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    March 17, 2022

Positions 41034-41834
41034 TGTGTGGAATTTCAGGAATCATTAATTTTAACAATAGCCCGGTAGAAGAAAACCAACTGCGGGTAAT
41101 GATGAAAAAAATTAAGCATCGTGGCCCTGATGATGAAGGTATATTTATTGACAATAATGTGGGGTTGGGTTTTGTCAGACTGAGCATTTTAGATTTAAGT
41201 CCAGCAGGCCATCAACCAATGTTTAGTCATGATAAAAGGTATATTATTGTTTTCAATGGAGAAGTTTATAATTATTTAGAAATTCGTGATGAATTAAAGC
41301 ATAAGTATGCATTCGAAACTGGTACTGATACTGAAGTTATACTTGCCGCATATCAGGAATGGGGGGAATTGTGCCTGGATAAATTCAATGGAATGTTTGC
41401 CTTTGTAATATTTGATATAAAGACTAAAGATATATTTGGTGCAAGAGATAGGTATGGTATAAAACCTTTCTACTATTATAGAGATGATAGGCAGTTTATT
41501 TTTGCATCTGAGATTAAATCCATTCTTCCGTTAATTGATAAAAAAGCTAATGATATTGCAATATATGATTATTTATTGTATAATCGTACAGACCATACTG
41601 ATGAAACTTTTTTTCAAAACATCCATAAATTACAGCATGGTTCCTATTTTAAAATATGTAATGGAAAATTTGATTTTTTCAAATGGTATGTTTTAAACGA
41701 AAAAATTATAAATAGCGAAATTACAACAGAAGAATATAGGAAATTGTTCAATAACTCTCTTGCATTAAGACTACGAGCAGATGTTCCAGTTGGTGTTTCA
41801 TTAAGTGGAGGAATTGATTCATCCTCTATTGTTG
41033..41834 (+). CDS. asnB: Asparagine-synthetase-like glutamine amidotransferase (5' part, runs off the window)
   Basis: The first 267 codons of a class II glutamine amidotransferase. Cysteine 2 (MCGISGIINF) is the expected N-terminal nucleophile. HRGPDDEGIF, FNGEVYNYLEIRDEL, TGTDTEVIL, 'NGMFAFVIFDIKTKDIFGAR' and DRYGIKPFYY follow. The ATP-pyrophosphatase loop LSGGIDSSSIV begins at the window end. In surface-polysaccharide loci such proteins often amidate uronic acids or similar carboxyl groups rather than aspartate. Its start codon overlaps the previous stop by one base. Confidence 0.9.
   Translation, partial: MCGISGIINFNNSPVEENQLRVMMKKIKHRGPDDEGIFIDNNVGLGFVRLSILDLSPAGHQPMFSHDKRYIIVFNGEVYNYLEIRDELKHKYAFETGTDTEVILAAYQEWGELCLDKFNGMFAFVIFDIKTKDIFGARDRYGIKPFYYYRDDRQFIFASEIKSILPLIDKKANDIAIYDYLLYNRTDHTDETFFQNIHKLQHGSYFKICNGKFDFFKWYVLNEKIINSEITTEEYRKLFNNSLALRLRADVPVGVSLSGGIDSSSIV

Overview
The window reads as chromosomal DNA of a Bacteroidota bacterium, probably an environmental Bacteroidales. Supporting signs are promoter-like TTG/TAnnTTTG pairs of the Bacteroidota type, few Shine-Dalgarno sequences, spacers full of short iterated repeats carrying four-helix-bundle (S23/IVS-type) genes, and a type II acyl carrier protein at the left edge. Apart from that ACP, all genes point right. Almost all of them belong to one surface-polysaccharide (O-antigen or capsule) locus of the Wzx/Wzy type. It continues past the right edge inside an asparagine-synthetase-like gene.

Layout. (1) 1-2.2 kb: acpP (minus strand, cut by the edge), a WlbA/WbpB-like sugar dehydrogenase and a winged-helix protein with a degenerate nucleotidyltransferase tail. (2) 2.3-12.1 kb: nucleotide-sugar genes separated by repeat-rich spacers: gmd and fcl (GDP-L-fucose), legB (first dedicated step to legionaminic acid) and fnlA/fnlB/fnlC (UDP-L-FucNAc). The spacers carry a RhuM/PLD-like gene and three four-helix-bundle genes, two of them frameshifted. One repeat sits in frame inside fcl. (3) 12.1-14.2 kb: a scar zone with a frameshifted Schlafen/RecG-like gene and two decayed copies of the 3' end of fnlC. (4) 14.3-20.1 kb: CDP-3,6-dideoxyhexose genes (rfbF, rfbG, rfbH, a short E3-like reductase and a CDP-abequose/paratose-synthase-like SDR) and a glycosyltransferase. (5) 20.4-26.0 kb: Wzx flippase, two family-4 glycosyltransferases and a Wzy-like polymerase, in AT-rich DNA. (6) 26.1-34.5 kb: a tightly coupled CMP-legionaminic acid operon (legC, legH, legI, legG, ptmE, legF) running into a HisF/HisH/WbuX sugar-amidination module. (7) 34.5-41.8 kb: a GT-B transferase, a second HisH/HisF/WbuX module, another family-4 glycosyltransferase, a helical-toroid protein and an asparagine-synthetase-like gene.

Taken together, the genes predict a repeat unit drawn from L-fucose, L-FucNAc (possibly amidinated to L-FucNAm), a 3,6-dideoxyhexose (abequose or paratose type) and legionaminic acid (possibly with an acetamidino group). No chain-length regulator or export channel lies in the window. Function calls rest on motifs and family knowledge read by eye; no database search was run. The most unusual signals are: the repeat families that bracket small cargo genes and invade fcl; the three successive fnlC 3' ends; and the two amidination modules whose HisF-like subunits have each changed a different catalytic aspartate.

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PEOPLE WITH SEVERE GUM DISEASE MAY BE TWICE AS LIKELY TO HAVE INCREASED BLOOD PRESSURE Adults with periodontitis, a severe gum infection, may be significantly more likely to have higher blood pressure compared to individuals who had healthy gums, according to new research. Previous studies have found an association between hypertension and periodontitis. Research confirming the details of this association, however, is scarce. Periodontitis is an infection of the gum tissues that hold teeth in place that can lead to progressive inflammation, bone or tooth loss. Prevention and treatment of periodontitis is cost effective and can lead to reduction of systemic markers of inflammation as well as improvement in function of the endothelium (thin membrane lining the inside of the heart and blood vessels). The study included 250 adults with generalized, severe periodontitis (50% of teeth measured with gum infection) and a control group of 250 adults who did not have severe gum disease, all of whom were otherwise healthy and had no other chronic health conditions. The researchers found that a diagnosis of gum disease was associated with higher odds of hypertension, independent of common cardiovascular risk factors. Individuals with gum disease were twice as likely to have high systolic blood pressure values compared to people with healthy gums (14% and 7%, respectively). Researchers also found: The presence of active gum inflammation (identified by bleeding gums) was associated with higher systolic blood pressure. Participants with periodontitis exhibited increased glucose, LDL ("bad" cholesterol), hsCRP and white blood cell levels, and lower HDL ("good" cholesterol) levels compared to those in the control group. Nearly 50% of participants with gum disease and 42% of the control group had blood pressure values for a diagnosis of hypertension. Presented as a service to the community by Dr. Barbara Webster 1121 Warren Ave., Suite 130, Downers Grove, IL 60515 630-663-0554 SM-CL1960175 PEOPLE WITH SEVERE GUM DISEASE MAY BE TWICE AS LIKELY TO HAVE INCREASED BLOOD PRESSURE Adults with periodontitis, a severe gum infection, may be significantly more likely to have higher blood pressure compared to individuals who had healthy gums, according to new research. Previous studies have found an association between hypertension and periodontitis. Research confirming the details of this association, however, is scarce. Periodontitis is an infection of the gum tissues that hold teeth in place that can lead to progressive inflammation, bone or tooth loss. Prevention and treatment of periodontitis is cost effective and can lead to reduction of systemic markers of inflammation as well as improvement in function of the endothelium (thin membrane lining the inside of the heart and blood vessels). The study included 250 adults with generalized, severe periodontitis (50% of teeth measured with gum infection) and a control group of 250 adults who did not have severe gum disease, all of whom were otherwise healthy and had no other chronic health conditions. The researchers found that a diagnosis of gum disease was associated with higher odds of hypertension, independent of common cardiovascular risk factors. Individuals with gum disease were twice as likely to have high systolic blood pressure values compared to people with healthy gums (14% and 7%, respectively). Researchers also found: The presence of active gum inflammation (identified by bleeding gums) was associated with higher systolic blood pressure. Participants with periodontitis exhibited increased glucose, LDL ("bad" cholesterol), hsCRP and white blood cell levels, and lower HDL ("good" cholesterol) levels compared to those in the control group. Nearly 50% of participants with gum disease and 42% of the control group had blood pressure values for a diagnosis of hypertension. Presented as a service to the community by Dr. Barbara Webster 1121 Warren Ave., Suite 130, Downers Grove, IL 60515 630-663-0554 SM-CL1960175